The Joint Forum on Actuarial Regulation provides the IFoA with a platform to engage with key societal challenges and influence possible solutions, says Matt Saker
One of the IFoA’s key responsibilities is to uphold standards. We do this because of our Royal Charter commitment to regulate the profession in the public interest, but also because you, our members, have told us that protecting the hard-earned reputation of our profession is one of the most important things we do. In keeping with this, the IFoA is proud to be a member of the Joint Forum on Actuarial Regulation (JFAR), an innovative collaboration with other UK regulators.
A valuable collaboration
JFAR comprises the IFoA, the Prudential Regulation Authority, the Financial Conduct Authority, The Pensions Regulator and the Financial Reporting Council, and enables these bodies to co-ordinate, within the context of their own responsibilities and objectives, the identification and analysis of public interest risks to which actuarial work is relevant. The value of this unique collaboration is threefold:
- It provides a detailed horizon scan of key challenges for the actuarial profession in the context of the wider economic and political environment
- It allows us to work hand-in-glove with other regulators to develop a clear line of sight to address and shape, rather than simply react to, these issues
- In keeping with our new purpose (www.actuaries.org.uk/about-us) the collaboration ensures the IFoA can be the ‘voice of the profession’ in articulating the public interest in these important debates.
JFAR has recently published its latest Risk Perspective (bit.ly/JFAR_RiskPersp21), reflecting the combined views of its members on the most important risks to the public interest regarding the work of actuaries. It is a stimulating read. The headline risks may not be a surprise – some of the eight issues identified include climate risk, the challenges of an ageing population, unfair consumer outcomes, technological change, and effective communication in an ever more complicated world – but the issues are complex, with multi-layered inter-dependencies.
The IFoA has initiated a series of professional skills webinars to explore some of these issues in depth, engaging industry-leading experts and thought leaders to address your questions and share insight. The first webinar, which focused on climate-related risk, was chaired by Louise Pryor. Viewed by more than 550 participants on the day, it is now available to view on the IFoA’s website. Next, on 14 September, I will have the privilege of chairing an expert panel on the impact of technological change (bit.ly/IFoA_TechChange).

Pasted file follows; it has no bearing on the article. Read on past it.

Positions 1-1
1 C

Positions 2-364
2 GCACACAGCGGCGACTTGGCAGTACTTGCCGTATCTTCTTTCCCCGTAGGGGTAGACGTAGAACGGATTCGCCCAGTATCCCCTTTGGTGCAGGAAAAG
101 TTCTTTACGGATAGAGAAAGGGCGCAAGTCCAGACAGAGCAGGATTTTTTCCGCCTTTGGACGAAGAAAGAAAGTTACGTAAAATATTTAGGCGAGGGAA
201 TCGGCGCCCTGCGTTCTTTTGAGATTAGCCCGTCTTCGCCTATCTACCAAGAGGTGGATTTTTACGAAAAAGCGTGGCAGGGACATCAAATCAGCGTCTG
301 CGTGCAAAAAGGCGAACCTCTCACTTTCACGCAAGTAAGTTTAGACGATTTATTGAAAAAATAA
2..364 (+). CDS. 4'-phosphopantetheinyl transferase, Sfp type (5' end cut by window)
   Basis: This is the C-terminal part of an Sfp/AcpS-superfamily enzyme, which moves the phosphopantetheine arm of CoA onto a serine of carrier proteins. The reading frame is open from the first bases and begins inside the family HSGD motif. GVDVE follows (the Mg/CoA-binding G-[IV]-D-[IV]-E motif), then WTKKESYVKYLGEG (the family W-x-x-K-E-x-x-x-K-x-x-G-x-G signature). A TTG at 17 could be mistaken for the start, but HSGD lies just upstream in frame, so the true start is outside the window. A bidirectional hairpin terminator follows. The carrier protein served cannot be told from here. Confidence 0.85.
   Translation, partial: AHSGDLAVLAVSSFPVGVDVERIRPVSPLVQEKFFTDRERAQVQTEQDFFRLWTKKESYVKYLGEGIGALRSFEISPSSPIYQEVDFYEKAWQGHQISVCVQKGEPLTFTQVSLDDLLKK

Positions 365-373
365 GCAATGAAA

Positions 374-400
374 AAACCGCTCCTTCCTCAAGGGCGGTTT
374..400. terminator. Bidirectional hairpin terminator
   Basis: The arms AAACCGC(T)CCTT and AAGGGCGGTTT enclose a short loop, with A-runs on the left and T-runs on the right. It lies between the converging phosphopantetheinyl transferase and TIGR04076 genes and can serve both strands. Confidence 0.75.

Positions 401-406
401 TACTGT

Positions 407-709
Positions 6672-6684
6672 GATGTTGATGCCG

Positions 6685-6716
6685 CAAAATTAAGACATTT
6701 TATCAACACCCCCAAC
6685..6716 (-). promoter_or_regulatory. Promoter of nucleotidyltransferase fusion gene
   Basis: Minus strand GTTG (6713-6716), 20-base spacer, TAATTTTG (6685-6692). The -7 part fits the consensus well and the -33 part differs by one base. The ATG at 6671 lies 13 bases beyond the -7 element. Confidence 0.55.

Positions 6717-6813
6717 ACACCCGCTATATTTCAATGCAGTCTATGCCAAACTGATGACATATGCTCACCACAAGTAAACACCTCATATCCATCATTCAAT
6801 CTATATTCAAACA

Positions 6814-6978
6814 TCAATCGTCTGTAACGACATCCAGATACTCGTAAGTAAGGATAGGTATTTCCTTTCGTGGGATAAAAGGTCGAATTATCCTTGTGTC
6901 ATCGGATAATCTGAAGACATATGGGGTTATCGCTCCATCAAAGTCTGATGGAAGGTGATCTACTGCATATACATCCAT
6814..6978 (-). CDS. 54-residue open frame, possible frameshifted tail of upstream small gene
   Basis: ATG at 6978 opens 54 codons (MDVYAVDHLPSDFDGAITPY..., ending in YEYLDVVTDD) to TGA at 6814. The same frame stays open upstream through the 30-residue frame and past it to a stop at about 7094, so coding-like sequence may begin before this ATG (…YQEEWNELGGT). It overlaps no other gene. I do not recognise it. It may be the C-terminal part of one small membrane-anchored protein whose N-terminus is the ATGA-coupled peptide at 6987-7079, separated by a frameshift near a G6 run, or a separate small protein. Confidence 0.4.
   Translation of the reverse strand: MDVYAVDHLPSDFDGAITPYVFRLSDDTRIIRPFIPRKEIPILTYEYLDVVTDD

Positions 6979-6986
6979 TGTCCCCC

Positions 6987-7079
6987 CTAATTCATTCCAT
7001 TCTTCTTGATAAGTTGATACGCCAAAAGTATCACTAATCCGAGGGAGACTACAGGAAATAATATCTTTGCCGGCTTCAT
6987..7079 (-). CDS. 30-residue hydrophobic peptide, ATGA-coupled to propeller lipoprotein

Further webinars are planned for the coming months, and will cover topics including unfair consumer outcomes and the impact of undue commercial pressure. To find out more, and to sign up, please go to actuaries.org.uk/learn-develop/attend-event
Justifying our position
Despite the rich heritage of the actuarial profession, I don’t believe we have a divine right to a seat at the table; instead, we constantly need to justify our place through the expertise and insights that we provide. The JFAR collaboration provides the IFoA with the opportunity to engage with our ambitious strategic objectives – both in areas of traditional actuarial policy strength, and in new areas and domains such as climate change and big data. Through this engagement we can identify solutions to societal challenges such as social care and intergenerational fairness. Most noticeably, JFAR helped the profession to play an agile role during COVID-19, using the skillsets of the profession to articulate and influence solutions to one of the past century’s key public policy challenges.
JFAR has also provided a platform for the IFoA to respond to these critical issues, supporting the profession’s purpose with extensive member-led policy work and research. Examples of this include the innovative work that led to the Great Risk Transfer campaign, influencing the development of the recent Pensions Act and other legislation, and creating impact in parliamentary reports, including a UK Select Committee report on biodiversity that quoted the IFoA 13 times.
Crucially, this work dovetails with the innovative Thought Leadership Programme launched at the beginning of 2021, building on the inspirational work done by immediate past president Tan Suee Chieh and a host of others. This programme is building the profession’s credibility and capacity to challenge orthodoxy, address the big public interest issues of the day, and articulate itself robustly and to increasing effect beyond our traditional comfort zones.
Image Credit | iStock
If we are to maintain this momentum, and ensure our voice continues to be heard on many of these key debates, it is essential that members engage, with pride and determination, to help us on this journey. I care about the profession and am proud to be an actuary, and I believe many of you feel the same. So this is a rallying call to get involved, whether that’s by debating, providing expertise or giving back to the profession by volunteering in a capacity that fits your own professional journey (bit.ly/IFoA_Volunteering). Please get involved to help us improve the actuarial profession’s impact, influence and reputation.